However, when it comes to the walls that enclose it, a kli is different than a chotzer. Four walls can ensure that a chotzer is guarded. But a kli will still be accessible, even with four walls. Anyone can stick their hand in the top and take something. In order to make a kli as secure as a chotzer, you would need six sides, to put a lid on the vessel.
According to the Sefer Hamakneh, if the owner is not standing next to the kli, it would need to be closed in all directions and not accessible to anyone, in order to have a din of kinyon kli.
In the vending machine scenario, the machine would have to be closed in all directions, in order to utilize the kinyon of keilim.
The Nesivos brings a tremendous chiddush in Shulchan Aruch, Choshen Mishpat, siman 200:103. According to the Nesivos, every kinyan kli is learned out from kinyan chotzer, the din kli is only a yalfusa, it is being learned from chotzer, and it does not have to logically be like a chotzer.
The kli needs only to have the dimensions of a chotzer, with four walls. It is true that you can still get into it, but as long as it’s like a chotzer, it has the same din. According to this argument, even if the kli only has four walls and it still accessible, the yalfusa is so great, it is considered a chotzer hamishtameres – a guarded courtyard.
Who is koneh the lost coin?
With regards to the vending machine, if a coin comes out of the coin return, where was it lost, according to halacha?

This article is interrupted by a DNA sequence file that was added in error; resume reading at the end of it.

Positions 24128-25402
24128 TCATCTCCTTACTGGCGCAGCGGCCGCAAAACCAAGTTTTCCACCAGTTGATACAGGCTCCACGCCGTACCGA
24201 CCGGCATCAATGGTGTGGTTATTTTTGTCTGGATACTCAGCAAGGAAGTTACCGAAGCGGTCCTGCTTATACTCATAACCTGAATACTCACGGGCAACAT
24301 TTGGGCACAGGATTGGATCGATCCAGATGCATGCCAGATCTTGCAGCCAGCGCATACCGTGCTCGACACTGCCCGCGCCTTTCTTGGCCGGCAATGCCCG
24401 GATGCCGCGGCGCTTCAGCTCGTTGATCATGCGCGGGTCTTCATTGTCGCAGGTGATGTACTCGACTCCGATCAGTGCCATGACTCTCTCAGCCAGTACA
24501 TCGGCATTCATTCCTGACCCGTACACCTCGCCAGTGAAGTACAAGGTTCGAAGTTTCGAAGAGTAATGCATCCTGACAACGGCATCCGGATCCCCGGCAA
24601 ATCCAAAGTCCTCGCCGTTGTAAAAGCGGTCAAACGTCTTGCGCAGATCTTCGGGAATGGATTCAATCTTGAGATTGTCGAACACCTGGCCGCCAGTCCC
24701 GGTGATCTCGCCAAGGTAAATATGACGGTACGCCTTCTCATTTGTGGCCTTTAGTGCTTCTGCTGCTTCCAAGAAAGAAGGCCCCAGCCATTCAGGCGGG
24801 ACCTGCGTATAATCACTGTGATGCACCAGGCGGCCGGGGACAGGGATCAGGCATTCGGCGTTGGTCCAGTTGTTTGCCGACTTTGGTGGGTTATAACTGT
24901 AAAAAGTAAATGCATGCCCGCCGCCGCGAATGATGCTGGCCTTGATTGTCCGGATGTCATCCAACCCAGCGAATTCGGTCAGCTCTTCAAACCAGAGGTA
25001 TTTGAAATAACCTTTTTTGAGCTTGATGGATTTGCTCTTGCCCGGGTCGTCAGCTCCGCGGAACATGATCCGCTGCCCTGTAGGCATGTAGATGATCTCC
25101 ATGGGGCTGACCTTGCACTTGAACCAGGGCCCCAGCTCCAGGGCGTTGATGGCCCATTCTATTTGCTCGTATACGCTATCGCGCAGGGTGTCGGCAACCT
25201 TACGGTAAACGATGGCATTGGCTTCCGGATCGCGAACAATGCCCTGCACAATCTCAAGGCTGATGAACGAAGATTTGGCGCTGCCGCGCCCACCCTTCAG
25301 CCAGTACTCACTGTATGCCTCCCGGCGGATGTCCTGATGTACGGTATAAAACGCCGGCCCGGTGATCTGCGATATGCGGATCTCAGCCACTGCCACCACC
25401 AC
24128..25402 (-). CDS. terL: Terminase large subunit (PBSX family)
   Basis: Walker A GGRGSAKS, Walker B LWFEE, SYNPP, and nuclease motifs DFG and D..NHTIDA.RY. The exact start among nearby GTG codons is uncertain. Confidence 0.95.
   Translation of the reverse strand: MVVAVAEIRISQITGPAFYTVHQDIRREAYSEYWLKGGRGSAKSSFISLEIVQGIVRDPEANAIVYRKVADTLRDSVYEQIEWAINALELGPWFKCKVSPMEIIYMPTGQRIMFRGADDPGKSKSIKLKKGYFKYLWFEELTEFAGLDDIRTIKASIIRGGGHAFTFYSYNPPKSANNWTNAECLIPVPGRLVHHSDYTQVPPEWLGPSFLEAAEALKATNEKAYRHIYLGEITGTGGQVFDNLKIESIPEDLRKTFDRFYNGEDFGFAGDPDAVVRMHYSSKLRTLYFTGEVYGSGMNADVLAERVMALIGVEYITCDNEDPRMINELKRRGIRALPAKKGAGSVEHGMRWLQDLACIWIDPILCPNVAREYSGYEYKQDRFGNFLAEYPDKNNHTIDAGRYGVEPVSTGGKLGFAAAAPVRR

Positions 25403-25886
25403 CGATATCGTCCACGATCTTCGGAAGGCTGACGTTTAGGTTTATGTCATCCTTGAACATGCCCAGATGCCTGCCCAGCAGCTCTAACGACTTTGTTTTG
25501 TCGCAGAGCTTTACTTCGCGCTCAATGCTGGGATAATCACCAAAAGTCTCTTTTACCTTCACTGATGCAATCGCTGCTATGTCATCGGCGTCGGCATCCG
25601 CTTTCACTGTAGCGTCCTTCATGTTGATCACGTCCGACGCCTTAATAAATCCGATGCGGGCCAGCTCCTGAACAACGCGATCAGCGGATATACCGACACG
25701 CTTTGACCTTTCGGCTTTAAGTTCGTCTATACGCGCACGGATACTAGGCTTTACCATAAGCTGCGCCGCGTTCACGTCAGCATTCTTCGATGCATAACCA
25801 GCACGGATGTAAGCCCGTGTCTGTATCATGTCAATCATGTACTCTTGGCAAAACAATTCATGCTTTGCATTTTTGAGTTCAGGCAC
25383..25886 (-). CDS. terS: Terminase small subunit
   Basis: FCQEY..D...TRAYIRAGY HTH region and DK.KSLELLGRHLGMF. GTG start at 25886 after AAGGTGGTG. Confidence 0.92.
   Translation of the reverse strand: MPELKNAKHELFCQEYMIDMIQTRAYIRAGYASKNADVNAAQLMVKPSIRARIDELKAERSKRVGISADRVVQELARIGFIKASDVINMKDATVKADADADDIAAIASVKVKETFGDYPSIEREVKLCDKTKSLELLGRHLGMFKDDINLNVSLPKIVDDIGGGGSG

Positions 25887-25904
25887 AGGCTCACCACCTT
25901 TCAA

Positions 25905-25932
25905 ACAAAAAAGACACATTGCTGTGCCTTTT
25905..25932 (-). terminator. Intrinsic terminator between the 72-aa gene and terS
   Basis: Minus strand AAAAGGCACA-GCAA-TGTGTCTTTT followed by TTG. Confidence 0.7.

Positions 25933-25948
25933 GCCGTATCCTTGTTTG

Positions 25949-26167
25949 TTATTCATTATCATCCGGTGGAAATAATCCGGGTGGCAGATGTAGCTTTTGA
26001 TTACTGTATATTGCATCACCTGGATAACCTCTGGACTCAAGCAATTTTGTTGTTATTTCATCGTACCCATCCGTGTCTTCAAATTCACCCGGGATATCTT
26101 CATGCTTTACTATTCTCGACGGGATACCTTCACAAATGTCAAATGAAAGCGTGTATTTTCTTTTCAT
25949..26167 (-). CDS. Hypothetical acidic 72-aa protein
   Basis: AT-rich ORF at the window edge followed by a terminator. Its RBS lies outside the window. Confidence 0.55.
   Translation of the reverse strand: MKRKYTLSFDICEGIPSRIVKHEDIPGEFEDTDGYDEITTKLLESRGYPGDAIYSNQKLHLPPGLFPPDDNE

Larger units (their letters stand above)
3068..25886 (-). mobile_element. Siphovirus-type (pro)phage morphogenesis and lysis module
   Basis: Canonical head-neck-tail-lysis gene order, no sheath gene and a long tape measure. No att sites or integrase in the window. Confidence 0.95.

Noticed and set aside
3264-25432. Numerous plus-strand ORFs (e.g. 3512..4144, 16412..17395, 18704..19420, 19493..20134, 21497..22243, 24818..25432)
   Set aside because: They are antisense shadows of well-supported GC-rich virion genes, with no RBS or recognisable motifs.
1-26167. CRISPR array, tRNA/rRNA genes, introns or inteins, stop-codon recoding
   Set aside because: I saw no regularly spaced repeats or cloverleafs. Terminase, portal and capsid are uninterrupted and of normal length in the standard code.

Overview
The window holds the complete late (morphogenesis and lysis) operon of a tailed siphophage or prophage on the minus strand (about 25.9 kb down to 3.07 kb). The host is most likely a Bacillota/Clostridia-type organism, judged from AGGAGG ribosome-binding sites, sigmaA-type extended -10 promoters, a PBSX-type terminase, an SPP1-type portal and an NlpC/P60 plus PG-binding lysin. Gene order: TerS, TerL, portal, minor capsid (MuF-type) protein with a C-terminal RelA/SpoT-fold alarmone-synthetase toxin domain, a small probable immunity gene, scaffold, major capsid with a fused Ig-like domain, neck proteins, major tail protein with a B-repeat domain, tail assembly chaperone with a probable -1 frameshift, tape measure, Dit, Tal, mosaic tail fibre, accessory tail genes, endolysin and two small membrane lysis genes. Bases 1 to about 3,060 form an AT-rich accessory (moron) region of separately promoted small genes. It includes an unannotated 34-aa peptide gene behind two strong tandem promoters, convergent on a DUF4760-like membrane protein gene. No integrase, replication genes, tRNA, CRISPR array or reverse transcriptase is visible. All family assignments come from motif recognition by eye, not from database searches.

If the coin was lost inside of the machine, it would be a sufficient kinyon kli, even according to the Makneh in which case the vending machine owner is the owner of the coin. The finder removed it by touching the coin return, but it was found from inside the machine. The person who finds the coin after pressing the coin return would have to call the machine owner and let them know that he found the money.
What if a person is just playing around with the machine, and he finds some coins in the change dispenser?
That would involve the machlokes between the Makneh and the Nesivos. According to the Makneh, there would not be a kinyan kli, because it’s not locked in, it’s easily accessible. Even though it has mechitzos, the walls don’t really work, because you can just push it in and take out the object. But according to the Nesivos, it would be a good kinyan kli, and the money would belong to the owner of the coin machine.
It is important to note, that even though there are times when you can keep the money you find in a machine, there is no right to bang on the machine to try to get extra change. Banging or tipping a vending machine is transgressing the issur of mazik.
Meseches Bava Basra has been produced and distributed in the merit of Moshe Chaim ben Yehudis, Avraham Yitzchak ben Basha Leah, Helene bas Laura, Alexander ben Helene, and Yaffa Shulamis bas Yocheved Leah. May the Torah that is studied through these shiurim be a merit for their success and wellbeing ad meah v’esrim Shana. Amen.